Dr. Collins is currently collaborating with NIA Director Dr. Richard Hodes, an expert in telomere biology who conducts research in his laboratory at the National Cancer Institute, to further pursue this area of research.

    “The seminar demonstrated the power of genetic and basic biology approaches not only to provide hope to individuals with rare diseases, but also to inform more common issues, including normal aging. I’m excited about the collaboration our labs have recently initiated,” said Dr. Hodes.

    During a discussion with the GSIG Executive Committee after the seminar, both Drs. Collins and Hodes reinforced their hope that this group could become a major force in trans-NIH efforts.

    “Aging biology has reached a tipping point for research,” said Dr. Felipe Sierra, GSIG founder and director of NIA’s Division of Aging Biology. “We have recent evidence that the aging process is malleable and it has been observed in several animal models that—when aging is delayed—so are the diseases and disabilities that normally accompany aging.”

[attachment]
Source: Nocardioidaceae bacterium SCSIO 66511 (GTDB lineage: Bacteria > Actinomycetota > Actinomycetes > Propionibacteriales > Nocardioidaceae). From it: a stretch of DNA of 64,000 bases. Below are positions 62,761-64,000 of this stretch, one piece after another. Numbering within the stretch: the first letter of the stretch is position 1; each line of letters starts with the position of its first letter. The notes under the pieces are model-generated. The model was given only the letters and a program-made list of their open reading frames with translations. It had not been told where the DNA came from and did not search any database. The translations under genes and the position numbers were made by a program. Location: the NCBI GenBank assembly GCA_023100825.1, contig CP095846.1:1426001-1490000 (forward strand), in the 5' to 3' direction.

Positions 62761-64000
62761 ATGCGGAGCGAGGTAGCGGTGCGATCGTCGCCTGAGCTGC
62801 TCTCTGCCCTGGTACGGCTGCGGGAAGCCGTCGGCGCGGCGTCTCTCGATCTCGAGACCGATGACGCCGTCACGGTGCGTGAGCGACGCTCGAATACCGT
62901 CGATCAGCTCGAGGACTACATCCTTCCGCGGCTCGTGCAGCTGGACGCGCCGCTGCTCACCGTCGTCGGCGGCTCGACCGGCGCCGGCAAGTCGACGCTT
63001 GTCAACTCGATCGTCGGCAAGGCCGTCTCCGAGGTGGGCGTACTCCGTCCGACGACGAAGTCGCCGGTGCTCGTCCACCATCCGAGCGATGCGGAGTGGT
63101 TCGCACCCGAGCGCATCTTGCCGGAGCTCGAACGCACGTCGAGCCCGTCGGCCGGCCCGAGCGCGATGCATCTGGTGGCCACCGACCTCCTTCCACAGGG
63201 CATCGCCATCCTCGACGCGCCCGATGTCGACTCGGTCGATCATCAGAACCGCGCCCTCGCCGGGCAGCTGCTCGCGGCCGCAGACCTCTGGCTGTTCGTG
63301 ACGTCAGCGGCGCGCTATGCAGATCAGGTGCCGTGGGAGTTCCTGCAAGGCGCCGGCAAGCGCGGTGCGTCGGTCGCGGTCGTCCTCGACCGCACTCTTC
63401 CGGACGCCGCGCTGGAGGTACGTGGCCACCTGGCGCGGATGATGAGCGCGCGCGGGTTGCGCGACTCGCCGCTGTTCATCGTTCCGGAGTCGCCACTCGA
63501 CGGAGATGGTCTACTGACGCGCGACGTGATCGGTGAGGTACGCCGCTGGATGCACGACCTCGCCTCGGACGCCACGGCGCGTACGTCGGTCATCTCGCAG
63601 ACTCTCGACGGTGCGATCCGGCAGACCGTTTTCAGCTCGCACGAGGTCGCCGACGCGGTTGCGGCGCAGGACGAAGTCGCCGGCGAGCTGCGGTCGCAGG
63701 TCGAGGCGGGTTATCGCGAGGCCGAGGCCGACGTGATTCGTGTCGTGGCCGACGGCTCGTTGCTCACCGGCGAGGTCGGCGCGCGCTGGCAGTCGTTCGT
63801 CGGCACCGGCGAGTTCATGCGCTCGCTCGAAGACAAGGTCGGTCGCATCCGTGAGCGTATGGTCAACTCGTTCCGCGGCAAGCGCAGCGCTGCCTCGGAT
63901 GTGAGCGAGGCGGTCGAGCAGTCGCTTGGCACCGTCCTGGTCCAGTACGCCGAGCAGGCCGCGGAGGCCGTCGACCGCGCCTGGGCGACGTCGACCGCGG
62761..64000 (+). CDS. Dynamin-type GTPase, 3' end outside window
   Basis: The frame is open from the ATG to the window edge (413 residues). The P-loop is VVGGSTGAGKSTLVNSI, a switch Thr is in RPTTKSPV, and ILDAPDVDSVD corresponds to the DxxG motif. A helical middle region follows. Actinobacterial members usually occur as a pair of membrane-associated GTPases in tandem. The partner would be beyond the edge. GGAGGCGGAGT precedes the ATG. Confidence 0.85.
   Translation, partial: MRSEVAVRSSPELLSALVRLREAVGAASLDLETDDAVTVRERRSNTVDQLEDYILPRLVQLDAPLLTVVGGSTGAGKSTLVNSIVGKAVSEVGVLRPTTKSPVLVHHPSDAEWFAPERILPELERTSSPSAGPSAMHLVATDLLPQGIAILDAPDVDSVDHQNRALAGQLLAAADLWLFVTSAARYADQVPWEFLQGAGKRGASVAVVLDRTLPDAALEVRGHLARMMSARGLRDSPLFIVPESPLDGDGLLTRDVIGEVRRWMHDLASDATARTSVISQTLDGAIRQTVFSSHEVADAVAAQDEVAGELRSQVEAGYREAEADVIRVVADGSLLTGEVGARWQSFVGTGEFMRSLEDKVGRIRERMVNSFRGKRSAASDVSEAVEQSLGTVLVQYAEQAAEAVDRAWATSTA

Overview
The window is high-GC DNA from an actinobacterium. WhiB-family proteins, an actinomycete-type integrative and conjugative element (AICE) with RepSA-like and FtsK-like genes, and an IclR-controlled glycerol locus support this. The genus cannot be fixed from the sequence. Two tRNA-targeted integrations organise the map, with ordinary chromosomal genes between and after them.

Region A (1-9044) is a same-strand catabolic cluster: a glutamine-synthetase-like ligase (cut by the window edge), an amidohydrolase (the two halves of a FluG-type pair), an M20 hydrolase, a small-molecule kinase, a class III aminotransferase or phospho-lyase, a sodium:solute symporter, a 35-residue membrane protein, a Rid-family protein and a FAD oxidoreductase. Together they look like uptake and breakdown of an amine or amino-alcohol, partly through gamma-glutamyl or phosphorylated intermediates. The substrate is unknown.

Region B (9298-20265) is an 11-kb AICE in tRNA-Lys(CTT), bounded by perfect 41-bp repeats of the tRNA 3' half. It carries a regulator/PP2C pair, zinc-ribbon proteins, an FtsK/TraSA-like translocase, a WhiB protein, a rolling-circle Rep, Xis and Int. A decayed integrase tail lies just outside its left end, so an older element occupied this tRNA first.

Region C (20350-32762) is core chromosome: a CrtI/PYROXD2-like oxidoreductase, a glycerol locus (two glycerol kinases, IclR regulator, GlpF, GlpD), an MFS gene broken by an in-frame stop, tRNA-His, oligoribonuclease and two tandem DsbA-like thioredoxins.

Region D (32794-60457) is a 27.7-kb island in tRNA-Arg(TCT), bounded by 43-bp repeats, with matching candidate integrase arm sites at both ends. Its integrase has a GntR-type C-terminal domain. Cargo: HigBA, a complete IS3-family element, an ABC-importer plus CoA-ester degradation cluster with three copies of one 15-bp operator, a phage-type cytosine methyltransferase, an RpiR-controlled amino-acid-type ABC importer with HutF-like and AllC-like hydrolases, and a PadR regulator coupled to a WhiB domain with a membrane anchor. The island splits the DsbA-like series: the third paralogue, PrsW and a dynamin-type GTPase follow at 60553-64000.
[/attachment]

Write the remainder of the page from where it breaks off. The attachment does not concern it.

For more information on GSIG, contact Dr. Sierra at

  • June 30, 2012

    Despite efforts over many years to develop the biomedical science workforce pipeline for underrepresented minorities, results have been disappointing. In response to this unacceptable status quo, highlighted in a devastating description of the lack of progress in an August 19, 2011, report in Science, the NIH Director charged his Advisory Committee to the Director to form a special Diversity in Biomedical Research Working Group to see how NIH could devise a more effective plan to diversity the research workforce.

    On June 13, 2012, the Working Group offered its report and recommendations. The group focused on five key transition points in the pipeline from entry into graduate school to receipt of first independent research funding to awarding of tenure at an academic position or equivalent in an industrial setting. It offered 13 recommendations in five broad areas: data collection/evaluation; mentoring/career preparation and retention; institutional support; bias‐related research and intervention testing; and NIH diversity strategy and infrastructure. The executive summary and the full report are available at